Can People Change Their Feelings?

by James Rudy Gray

It would be understating the obvious to say that a person is made up of mind, emotions, and will. However, counselors are often faced with what seems like an insurmountable problem: helping individuals change how they feel.

Can people change how they feel? William Glasser points out that the psychiatric establishment basically says "no." Therefore, their treatment protocol is drug therapy. Dr. Glasser insists that happiness is mental health and unhappiness is the opposite. He further stresses that when a person is unhappy, he develops many different kinds of symptoms to deal with that basic condition of unhappiness. For example, depression is the most common symptom people choose in order to cope with unhappiness. Depression is a way to restrain anger. In fact, some of the anti-depressants can lead a person to angry expressions.

It seems to me there are three basic answers to the question, "Can persons change how they feel?

"No. People are generally helpless over their feelings, and need medication."

"Yes. People simply need to change the way they think." While there is some truth in that, it falls short.

"Yes a person can change the way he feels by knowing God's truth and being empowered by God's Spirit."

You and I don't have much control over how our senses take in information. We have been conditioned by any number of experiences. We develop a personal history: Perhaps one nearly died in a traffic accident near a certain building. Every time he goes by that building he may feel certain things. We cannot change our personal history but we can do something. Gary McKay and Don Dinkmeyer suggest three things a person can do in their book, How You Feel Is Up to You:

Be more alert to your physical sensations,

Change the meaning you give to an event,

Teach yourself new ways to respond.

Philippians 3:13 can help a person better understand how to change in the present even though he cannot change the past: "Brethren, I do not regard myself as having laid hold as yet; but one thing I do: forgetting what lies behind and reaching forward to what lies ahead" Paul is not suggesting that we can erase from our memories or emotional history something that has happened to us. We cannot change the past. We can change, with God's help, what the past means to us in the present. We can face the hurts, traumas, disappointments, etc., of the past, recognize them as real, and then choose to learn from them. We may not have answers for a past injustice, for instance, but we can accept it, process it, and deal with it as reality.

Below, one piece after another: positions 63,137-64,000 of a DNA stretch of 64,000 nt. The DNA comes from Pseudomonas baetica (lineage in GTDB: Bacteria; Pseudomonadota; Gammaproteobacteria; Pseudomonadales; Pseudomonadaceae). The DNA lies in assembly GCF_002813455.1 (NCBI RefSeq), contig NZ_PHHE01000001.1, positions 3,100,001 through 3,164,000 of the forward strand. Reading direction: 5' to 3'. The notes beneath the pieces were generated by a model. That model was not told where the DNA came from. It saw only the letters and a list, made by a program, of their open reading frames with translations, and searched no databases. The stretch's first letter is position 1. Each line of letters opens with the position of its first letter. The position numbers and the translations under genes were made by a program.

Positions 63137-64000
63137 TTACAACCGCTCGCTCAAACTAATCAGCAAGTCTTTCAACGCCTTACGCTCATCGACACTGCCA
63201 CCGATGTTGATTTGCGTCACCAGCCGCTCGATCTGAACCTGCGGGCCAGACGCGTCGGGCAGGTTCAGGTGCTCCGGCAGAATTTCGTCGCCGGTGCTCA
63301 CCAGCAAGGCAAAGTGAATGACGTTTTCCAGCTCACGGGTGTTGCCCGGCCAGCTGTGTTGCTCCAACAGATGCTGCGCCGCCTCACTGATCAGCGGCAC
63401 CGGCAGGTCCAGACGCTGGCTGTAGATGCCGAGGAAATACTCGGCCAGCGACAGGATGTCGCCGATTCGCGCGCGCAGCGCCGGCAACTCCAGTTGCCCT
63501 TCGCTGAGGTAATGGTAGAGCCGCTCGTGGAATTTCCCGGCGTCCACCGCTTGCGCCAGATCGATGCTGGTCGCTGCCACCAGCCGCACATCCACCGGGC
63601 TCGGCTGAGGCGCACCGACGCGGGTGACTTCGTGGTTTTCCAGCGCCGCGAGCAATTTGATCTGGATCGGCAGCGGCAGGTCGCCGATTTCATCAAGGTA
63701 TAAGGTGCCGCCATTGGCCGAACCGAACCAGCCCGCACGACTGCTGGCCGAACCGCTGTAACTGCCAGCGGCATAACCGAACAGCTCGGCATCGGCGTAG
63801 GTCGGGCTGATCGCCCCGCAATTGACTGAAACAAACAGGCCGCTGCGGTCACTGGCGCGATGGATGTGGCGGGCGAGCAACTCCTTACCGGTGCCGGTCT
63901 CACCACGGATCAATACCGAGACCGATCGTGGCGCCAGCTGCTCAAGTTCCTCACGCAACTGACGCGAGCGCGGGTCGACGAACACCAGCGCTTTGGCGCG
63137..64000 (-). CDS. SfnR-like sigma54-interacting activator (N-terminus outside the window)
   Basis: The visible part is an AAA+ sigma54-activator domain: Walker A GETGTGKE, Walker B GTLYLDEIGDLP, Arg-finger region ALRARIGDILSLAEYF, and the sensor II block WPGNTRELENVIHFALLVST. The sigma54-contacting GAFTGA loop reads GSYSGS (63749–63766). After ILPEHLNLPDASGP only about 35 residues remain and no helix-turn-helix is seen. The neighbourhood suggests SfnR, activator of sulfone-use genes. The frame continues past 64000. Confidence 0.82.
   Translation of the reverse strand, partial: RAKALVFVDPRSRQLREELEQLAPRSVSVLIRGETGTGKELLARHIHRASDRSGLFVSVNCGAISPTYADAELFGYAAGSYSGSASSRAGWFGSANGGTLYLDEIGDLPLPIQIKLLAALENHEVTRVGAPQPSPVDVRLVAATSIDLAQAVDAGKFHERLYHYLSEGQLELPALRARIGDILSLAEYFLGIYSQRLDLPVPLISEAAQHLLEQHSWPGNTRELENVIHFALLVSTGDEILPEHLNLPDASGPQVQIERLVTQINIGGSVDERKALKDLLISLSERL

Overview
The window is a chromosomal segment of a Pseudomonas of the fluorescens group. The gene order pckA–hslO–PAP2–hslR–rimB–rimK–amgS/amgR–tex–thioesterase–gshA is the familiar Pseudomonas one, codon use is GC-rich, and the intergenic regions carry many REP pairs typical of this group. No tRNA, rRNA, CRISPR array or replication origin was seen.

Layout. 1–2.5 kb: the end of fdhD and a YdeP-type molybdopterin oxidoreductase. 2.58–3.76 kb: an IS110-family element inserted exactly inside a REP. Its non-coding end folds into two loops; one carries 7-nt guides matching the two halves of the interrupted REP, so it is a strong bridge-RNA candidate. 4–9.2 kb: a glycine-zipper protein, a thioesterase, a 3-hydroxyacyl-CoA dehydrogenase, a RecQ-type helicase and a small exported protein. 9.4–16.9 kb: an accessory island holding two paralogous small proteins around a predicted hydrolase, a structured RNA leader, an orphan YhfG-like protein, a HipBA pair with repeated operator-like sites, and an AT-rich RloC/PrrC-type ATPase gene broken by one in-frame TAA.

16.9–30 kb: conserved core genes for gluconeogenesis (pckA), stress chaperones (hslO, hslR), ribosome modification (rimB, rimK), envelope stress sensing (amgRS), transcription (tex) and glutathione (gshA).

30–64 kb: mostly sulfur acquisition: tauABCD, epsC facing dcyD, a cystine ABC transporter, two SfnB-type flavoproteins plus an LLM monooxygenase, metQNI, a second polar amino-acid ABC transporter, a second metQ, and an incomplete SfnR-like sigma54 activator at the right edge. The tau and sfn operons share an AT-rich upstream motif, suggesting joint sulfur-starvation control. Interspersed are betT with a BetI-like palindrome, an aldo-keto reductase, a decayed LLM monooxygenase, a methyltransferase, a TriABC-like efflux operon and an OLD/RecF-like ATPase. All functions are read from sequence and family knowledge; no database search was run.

Repressing our feelings is an unhappy state. Facing our feelings may be uncomfortable but it also has the potential of freeing us for healthy living in the present. Paul goes on to say in Philippians 4:13 that we can do all things through Christ who strengthens us. The context of that verse has to do with physical and material things, but it does seem to be a transferable concept. We can use the truth of that verse to encourage a client to accept the past, adjust to the circumstances, and choose to move forward.

If Glasser is right and happiness is mental health, then Christian people-helpers are in a tremendous position to help Christians in their journey toward wholeness and meaning. Matthew 6:33 ("Seek first His kingdom and His righteousness, and all these things will be added to you.") is a verse that has to do with contentment, as it is specifically related to physical and material things. Again, this concept can be transferred to our mental and emotional state. Happiness is the result of a choice. It is a by-product. When we seek God first, we are likely to find the wonderful product of spiritual happiness. When we seek happiness, we are likely to find unhappiness.

Can a person change how he feels? Yes, with God's help. Can a counselor or pastor be a tool in helping that person change how he feels? Absolutely!

James Rudy Gray is certified as a professional counselor by the National Board for Certified Counselors and is a member of the American Association of Christian Counselors. He pastors Utica Baptist Church in Seneca, S.C.

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